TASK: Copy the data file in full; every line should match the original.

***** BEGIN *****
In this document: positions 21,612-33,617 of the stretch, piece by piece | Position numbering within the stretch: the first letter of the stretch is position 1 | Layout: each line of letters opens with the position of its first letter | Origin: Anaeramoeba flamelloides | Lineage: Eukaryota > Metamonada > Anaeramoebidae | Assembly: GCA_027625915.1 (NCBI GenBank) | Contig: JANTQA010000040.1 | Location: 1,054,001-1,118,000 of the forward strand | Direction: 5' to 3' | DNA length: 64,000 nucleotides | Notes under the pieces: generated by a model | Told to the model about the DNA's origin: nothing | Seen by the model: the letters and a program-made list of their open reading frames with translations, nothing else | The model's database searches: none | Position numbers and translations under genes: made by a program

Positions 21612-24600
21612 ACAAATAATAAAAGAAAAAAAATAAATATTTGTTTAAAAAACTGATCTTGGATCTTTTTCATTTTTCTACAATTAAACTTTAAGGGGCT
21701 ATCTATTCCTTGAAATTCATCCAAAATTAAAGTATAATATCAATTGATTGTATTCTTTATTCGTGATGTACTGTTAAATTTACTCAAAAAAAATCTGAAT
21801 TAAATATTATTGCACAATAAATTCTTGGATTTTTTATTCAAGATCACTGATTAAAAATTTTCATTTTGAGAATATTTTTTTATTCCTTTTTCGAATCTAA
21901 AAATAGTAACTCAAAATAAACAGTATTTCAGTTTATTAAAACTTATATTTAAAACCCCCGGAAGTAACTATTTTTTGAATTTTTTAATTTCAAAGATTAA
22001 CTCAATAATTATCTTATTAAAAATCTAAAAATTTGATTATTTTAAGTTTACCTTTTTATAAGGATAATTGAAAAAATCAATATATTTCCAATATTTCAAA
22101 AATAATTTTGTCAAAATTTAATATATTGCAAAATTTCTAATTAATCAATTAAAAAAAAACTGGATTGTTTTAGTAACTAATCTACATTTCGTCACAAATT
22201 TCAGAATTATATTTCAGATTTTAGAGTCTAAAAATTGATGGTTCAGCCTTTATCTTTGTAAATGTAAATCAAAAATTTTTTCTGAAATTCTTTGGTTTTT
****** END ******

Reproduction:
In this document: positions 21,612-33,617 of the stretch, piece by piece | Position numbering within the stretch: the first letter of the stretch is position 1 | Layout: each line of letters opens with the position of its first letter | Origin: Anaeramoeba flamelloides | Lineage: Eukaryota > Metamonada > Anaeramoebidae | Assembly: GCA_027625915.1 (NCBI GenBank) | Contig: JANTQA010000040.1 | Location: 1,054,001-1,118,000 of the forward strand | Direction: 5' to 3' | DNA length: 64,000 nucleotides | Notes under the pieces: generated by a model | Told to the model about the DNA's origin: nothing | Seen by the model: the letters and a program-made list of their open reading frames with translations, nothing else | The model's database searches: none | Position numbers and translations under genes: made by a program

Positions 21612-24600
21612 ACAAATAATAAAAGAAAAAAAATAAATATTTGTTTAAAAAACTGATCTTGGATCTTTTTCATTTTTCTACAATTAAACTTTAAGGGGCT
21701 ATCTATTCCTTGAAATTCATCCAAAATTAAAGTATAATATCAATTGATTGTATTCTTTATTCGTGATGTACTGTTAAATTTACTCAAAAAAAATCTGAAT
21801 TAAATATTATTGCACAATAAATTCTTGGATTTTTTATTCAAGATCACTGATTAAAAATTTTCATTTTGAGAATATTTTTTTATTCCTTTTTCGAATCTAA
21901 AAATAGTAACTCAAAATAAACAGTATTTCAGTTTATTAAAACTTATATTTAAAACCCCCGGAAGTAACTATTTTTTGAATTTTTTAATTTCAAAGATTAA
22001 CTCAATAATTATCTTATTAAAAATCTAAAAATTTGATTATTTTAAGTTTACCTTTTTATAAGGATAATTGAAAAAATCAATATATTTCCAATATTTCAAA
22101 AATAATTTTGTCAAAATTTAATATATTGCAAAATTTCTAATTAATCAATTAAAAAAAAACTGGATTGTTTTAGTAACTAATCTACATTTCGTCACAAATT
22201 TCAGAATTATATTTCAGATTTTAGAGTCTAAAAATTGATGGTTCAGCCTTTATCTTTGTAAATGTAAATCAAAAATTTTTTCTGAAATTCTTTGGTTTTT